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Municipal securities board releases rules for bond dealers (Municipal Securities Rulemaking Board)

The Municipal Securities Rulemaking Board (MSRB) last week released the details of its proposed new rules to prohibit municipal bond dealers from making political contributions, directly or indirectly, to local and state officials for the purpose of obtaining a city or town's bond business and to require municipal securities dealers to disclose all direct and indirect contributions to elected and non-elected local officials.

The MSRB issued the proposed rules as Congress and the Securities and Exchange Commission (SEC) have begun to investigate "the present scheme of federal regulations in light of the current scandals involving alleged illegal payoffs, influence peddling, conflicts of interest, and questionable sales practices."

Rep. John Dingell (D-Mich.), chairman of the House Energy and Commerce Committee, and Rep. Ed Markey (D-Mass.), chairman of the subcommittee on Telecommunications and Finance, have scheduled a first hearing on the tax-exempt municipal market this week, including raising the question of amending current federal law in order to permit direct federal regulation of how cities and municipal officials issue tax-exempt municipal bonds.

Under the proposed MSRB rule, bond firms and dealers would carry the burden of proving to regulators that any political contributions made to any local official or city were not made with the intention of getting, retaining, or "otherwise influencing" a city's decision to select or award municipal bond business to the firm or dealer. In effect, a firm would be required to demonstrate that it made a contribution without any intent to win or keep business from a city or town.

The proposed rule includes a second part requiring municipal bond dealers to disclose, for a four-year period, all political contributions made, directly or indirectly, to officials of cities with whom they have done business.

The rule applies to dealers acting as negotiated underwriters, dealers acting as financial advisors and consultants, placement agents, and renegotiated marketing agents.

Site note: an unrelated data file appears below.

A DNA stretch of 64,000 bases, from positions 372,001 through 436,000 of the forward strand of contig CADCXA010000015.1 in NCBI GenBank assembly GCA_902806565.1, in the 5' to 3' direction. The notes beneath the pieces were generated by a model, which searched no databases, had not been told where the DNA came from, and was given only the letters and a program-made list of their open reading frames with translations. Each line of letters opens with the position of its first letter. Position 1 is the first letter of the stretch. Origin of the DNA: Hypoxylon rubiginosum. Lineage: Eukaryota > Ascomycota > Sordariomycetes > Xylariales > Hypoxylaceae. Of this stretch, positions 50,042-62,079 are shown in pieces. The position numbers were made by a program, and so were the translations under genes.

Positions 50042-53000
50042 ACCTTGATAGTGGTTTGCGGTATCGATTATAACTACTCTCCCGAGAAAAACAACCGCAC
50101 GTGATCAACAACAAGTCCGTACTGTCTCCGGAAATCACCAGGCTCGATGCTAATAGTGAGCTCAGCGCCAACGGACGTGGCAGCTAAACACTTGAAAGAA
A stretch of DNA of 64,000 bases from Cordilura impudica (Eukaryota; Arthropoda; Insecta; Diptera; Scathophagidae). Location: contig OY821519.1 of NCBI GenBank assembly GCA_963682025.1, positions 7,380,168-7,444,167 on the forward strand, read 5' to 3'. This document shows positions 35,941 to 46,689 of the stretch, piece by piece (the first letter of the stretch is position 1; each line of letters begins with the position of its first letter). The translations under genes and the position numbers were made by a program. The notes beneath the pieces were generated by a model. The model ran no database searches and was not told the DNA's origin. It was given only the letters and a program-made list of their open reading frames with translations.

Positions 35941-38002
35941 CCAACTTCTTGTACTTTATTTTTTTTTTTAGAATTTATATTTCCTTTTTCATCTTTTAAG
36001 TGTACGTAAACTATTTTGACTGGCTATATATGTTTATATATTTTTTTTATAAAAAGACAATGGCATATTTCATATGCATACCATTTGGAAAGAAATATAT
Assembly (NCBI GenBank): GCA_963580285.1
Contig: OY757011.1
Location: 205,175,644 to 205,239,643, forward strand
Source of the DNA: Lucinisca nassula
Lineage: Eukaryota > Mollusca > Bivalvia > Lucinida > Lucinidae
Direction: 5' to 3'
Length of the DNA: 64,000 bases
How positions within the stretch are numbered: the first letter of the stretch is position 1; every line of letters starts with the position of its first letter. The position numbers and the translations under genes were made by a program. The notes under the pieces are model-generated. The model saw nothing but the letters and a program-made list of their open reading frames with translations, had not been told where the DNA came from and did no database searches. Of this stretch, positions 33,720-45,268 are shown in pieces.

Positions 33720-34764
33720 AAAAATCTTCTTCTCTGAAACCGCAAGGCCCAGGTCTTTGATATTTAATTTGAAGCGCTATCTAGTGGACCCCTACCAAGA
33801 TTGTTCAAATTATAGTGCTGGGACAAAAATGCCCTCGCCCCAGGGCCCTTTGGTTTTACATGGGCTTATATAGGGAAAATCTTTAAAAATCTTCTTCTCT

The prohibition of contributions is intended to apply to any contribution to a city or city official to:

* retain current business;

* obtain future business;

* anticipate some form of future business;

* gain political clout or favoritism;

* create a quid pro quo financial arrangement in order to secure current or future business; or

* gain consideration for the award of current or future business, even if it does not materialize.

The definition of affected contributorship includes any: gift;

* subscription;

* loan, advance, or deposit of money; or

* anything of value made for the purpose of influencing the outcome of any candidacy, nomination, election or appointment of any person for state or local office.

To avoid attempts to circumvent the rules, the MSRB would bar dealers from using "conduits," such as clerical personnel, family members, attorneys, or others in order to make an otherwise barred contribution.

Dingell will begin the Congressional oversight process this week by asking whether the MSRB proposed rules are adequate or whether his committee should consider legislation proposed by House Banking Committee Chairman Henry Gonzales (D-Tex.) to repeal the so-called "Tower Amendment" and impose direct federal regulation on cities and municipal officials.
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Author:Shafroth, Frank
Publication:Nation's Cities Weekly
Date:Sep 6, 1993
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